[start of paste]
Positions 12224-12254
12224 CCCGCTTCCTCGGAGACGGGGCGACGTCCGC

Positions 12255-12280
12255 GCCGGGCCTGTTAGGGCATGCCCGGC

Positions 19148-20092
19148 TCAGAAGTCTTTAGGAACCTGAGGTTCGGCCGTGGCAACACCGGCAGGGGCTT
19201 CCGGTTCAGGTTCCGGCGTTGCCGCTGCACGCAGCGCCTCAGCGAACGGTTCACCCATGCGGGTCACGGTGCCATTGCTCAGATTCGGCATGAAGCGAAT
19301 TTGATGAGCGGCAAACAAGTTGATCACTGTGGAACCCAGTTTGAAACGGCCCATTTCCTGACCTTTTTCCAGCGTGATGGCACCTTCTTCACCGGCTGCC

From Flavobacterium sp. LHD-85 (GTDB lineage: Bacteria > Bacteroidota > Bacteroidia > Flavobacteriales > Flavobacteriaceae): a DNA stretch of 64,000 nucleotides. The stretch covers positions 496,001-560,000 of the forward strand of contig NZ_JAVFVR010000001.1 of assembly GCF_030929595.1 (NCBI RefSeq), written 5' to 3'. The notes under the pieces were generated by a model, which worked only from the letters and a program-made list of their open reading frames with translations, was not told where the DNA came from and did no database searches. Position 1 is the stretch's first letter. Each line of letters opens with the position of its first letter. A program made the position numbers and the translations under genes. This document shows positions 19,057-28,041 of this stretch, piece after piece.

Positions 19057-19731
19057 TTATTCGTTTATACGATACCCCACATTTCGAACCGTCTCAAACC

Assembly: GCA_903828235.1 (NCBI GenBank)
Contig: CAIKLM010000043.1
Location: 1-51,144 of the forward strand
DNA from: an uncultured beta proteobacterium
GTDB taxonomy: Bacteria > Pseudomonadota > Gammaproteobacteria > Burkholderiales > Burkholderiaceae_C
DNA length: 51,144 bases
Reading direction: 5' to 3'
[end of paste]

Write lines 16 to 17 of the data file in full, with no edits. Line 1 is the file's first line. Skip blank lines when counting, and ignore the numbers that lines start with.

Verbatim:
GTDB taxonomy: Bacteria > Pseudomonadota > Gammaproteobacteria > Burkholderiales > Burkholderiaceae_C
DNA length: 51,144 bases